An executor is a person named in the will of a deceased and is chosen by them to deal with the estate according to law. The deceased’s Will can appoint any number of persons as they wish but only 4 of the named executors can take out a Grant of Probate. If more than one Executor is appointed all must make decisions jointly.
An Executor can also be a beneficiary of the will. Executors can be a family members of the deceased, friends of the deceased or professionals (e.g. a lawyer).
Being an Executor can be time consuming and burdensome.
Executors duties can include the following:-
An Executor should keep thorough records as they may be required to submit a full inventory of the estate to the court, along with an account of the administration.
Executors have personal and unlimited liability, which means that if an Executor makes a mistake they could end up footing the bill for any financial or legal claims that occur as result of their actions. This takes effect as soon as you undertake the role.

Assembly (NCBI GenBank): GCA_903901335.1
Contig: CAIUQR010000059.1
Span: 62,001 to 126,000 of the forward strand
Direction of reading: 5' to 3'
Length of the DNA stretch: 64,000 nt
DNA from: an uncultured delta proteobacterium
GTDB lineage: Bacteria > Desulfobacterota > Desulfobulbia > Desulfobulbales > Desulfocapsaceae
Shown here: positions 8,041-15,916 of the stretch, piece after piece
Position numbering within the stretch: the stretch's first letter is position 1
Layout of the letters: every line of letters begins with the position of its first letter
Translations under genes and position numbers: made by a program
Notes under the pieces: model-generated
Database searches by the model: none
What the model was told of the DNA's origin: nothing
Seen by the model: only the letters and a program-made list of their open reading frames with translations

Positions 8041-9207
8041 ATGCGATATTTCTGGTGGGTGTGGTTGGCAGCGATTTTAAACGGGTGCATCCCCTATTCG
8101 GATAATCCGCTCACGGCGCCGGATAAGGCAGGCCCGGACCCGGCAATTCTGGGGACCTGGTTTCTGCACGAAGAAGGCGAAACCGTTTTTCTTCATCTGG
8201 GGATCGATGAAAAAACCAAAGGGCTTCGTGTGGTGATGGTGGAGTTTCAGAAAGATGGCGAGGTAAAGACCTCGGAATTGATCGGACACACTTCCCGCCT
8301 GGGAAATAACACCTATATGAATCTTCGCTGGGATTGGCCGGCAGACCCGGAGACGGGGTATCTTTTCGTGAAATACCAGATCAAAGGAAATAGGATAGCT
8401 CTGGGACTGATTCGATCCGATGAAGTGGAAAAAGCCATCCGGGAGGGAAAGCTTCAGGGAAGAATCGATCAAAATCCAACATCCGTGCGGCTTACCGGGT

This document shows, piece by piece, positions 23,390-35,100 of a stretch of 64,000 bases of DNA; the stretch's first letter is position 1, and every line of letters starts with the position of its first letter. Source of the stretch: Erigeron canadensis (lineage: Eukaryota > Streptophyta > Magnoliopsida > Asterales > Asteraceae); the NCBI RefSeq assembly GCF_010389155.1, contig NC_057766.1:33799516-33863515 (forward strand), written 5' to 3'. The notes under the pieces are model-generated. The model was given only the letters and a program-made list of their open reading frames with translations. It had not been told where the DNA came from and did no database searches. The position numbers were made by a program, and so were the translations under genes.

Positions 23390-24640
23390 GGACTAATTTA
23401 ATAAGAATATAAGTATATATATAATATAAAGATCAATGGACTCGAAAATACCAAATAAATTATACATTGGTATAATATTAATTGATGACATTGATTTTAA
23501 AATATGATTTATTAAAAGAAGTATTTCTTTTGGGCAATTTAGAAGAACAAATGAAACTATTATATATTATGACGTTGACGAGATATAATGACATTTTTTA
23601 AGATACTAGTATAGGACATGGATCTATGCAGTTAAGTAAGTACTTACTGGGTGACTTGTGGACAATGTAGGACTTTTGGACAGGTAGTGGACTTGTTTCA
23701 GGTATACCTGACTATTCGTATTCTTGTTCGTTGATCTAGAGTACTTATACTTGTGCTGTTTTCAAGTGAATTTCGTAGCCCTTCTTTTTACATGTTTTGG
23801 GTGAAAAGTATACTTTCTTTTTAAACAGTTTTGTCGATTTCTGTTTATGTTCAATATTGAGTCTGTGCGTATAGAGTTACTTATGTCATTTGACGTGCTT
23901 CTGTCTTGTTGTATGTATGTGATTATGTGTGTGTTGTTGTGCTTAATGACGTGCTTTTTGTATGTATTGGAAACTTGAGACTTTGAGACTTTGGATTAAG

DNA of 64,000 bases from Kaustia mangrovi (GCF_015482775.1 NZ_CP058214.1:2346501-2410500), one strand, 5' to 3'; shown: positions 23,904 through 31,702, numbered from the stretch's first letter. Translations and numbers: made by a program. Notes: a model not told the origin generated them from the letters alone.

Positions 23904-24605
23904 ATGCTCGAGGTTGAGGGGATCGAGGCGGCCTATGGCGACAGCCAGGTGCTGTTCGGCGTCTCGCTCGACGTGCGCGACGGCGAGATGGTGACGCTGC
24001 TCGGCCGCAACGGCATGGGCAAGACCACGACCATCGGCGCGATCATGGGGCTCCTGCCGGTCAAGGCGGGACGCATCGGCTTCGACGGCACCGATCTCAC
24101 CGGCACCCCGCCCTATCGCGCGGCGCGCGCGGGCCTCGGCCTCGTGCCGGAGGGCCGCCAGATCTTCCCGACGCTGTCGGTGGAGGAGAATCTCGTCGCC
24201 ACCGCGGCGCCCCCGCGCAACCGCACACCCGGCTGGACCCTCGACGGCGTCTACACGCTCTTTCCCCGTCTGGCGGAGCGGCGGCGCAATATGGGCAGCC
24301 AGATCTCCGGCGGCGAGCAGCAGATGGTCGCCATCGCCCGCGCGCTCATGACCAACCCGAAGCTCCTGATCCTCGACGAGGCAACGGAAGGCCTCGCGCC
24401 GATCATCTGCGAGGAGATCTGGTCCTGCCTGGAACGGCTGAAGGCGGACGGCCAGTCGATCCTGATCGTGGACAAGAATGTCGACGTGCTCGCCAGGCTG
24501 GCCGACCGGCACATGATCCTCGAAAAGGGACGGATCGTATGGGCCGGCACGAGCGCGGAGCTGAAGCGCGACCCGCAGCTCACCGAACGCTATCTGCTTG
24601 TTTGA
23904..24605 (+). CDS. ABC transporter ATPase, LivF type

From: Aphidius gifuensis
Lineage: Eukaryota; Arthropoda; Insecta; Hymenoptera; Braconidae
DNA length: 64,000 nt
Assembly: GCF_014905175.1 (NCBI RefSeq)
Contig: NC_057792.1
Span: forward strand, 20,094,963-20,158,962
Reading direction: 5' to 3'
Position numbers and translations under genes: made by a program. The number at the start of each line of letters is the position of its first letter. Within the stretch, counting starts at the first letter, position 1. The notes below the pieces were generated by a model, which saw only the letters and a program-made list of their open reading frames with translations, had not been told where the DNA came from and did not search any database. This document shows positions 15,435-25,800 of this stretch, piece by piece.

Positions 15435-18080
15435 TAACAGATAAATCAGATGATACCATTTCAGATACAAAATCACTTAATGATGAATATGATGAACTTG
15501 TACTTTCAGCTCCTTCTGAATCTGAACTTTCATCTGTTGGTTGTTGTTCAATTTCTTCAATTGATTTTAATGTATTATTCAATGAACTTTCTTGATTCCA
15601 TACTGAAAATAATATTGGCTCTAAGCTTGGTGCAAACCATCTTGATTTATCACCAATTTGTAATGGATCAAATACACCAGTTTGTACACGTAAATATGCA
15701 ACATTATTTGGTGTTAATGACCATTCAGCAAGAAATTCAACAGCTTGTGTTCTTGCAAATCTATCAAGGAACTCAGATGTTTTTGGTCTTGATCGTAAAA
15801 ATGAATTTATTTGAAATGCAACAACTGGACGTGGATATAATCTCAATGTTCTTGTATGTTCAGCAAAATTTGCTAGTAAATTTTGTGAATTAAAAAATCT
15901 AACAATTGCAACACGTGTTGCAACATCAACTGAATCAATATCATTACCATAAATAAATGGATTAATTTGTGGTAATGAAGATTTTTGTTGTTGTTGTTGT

Being an executor is an onerous task and it should not be undertaken lightly. If an executor is unwilling to act in their role, it is possible for them to renounce their executorship but this must be done before they are deemed to have “intermeddled” in the estate.
If you require assistance Contact stevensdrake to discuss.